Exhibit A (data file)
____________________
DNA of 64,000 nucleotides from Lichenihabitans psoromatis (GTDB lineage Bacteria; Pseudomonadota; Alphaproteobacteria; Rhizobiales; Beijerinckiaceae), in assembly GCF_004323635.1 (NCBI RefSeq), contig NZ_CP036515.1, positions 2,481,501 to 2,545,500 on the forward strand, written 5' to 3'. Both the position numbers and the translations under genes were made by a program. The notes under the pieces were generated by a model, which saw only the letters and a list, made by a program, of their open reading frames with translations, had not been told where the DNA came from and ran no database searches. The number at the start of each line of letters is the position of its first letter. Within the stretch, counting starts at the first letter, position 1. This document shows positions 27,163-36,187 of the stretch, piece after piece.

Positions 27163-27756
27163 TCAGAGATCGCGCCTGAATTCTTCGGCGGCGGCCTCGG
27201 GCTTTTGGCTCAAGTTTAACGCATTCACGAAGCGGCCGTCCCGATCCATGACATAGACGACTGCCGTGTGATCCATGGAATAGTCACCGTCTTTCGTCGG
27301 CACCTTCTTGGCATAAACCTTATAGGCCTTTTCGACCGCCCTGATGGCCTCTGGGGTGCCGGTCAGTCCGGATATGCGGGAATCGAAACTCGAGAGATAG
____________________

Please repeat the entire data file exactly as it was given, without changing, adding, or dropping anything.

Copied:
DNA of 64,000 nucleotides from Lichenihabitans psoromatis (GTDB lineage Bacteria; Pseudomonadota; Alphaproteobacteria; Rhizobiales; Beijerinckiaceae), in assembly GCF_004323635.1 (NCBI RefSeq), contig NZ_CP036515.1, positions 2,481,501 to 2,545,500 on the forward strand, written 5' to 3'. Both the position numbers and the translations under genes were made by a program. The notes under the pieces were generated by a model, which saw only the letters and a list, made by a program, of their open reading frames with translations, had not been told where the DNA came from and ran no database searches. The number at the start of each line of letters is the position of its first letter. Within the stretch, counting starts at the first letter, position 1. This document shows positions 27,163-36,187 of the stretch, piece after piece.

Positions 27163-27756
27163 TCAGAGATCGCGCCTGAATTCTTCGGCGGCGGCCTCGG
27201 GCTTTTGGCTCAAGTTTAACGCATTCACGAAGCGGCCGTCCCGATCCATGACATAGACGACTGCCGTGTGATCCATGGAATAGTCACCGTCTTTCGTCGG
27301 CACCTTCTTGGCATAAACCTTATAGGCCTTTTCGACCGCCCTGATGGCCTCTGGGGTGCCGGTCAGTCCGGATATGCGGGAATCGAAACTCGAGAGATAG